In affirming summary judgment for the employer on the claim of failure to accommodate under the LAD, the Appellate Division observed that the employer had provided Plaintiff with a reasonable accommodation by extending the FMLA leave by an additional six months.  The court further held that an indefinite leave of absence was not a reasonable accommodation where the Plaintiff admittedly could not say when she would be able to return to work.  While courts recognize that “reasonable accommodation” includes medical leaves of absence for reasonable periods of time, employers in New Jersey should look carefully at the notes submitted by doctors in support of requests for continued medical leaves, as there is no requirement to provide indefinite leave to employees who are physically unable to work and who cannot specify how long they will need to be out of work.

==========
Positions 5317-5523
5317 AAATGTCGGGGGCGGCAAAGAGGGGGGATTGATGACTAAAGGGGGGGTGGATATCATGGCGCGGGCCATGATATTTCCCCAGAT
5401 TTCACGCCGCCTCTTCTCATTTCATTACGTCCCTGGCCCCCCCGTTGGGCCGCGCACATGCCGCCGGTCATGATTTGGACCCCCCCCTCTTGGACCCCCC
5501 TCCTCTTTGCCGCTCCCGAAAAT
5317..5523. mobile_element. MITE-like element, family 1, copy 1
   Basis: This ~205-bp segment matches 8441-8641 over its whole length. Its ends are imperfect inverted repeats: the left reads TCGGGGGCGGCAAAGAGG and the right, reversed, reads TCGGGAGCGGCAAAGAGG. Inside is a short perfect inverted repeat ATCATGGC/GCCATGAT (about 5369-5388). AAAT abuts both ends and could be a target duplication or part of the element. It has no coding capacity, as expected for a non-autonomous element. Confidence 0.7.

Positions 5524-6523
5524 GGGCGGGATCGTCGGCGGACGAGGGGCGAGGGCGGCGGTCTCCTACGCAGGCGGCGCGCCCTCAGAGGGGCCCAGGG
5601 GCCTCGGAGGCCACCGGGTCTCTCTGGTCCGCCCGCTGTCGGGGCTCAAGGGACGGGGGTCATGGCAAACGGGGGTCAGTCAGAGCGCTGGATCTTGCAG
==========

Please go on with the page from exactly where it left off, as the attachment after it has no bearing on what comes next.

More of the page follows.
EEOC Issues New Guidance on Use of Arrest and Conviction Records Under Title VII

On April 25, 2012, the EEOC issued its first update in 20 years of its position on employers’ use of arrest and convictions records in making employment decisions.

The EEOC’s Guidance discusses employers’ use of arrest and conviction records in the context of Title VII of the Civil Rights Act’s prohibition on race and national origin discrimination. It first makes clear what most employers already know – employers cannot require or apply criminal background checks differently for one group of employees than another protected class of employees. The  focusof the EEOC’s new Guidance, however, is that reliance on criminal records can have a disparate impact on certain protected groups and, therefore, violate Title VII.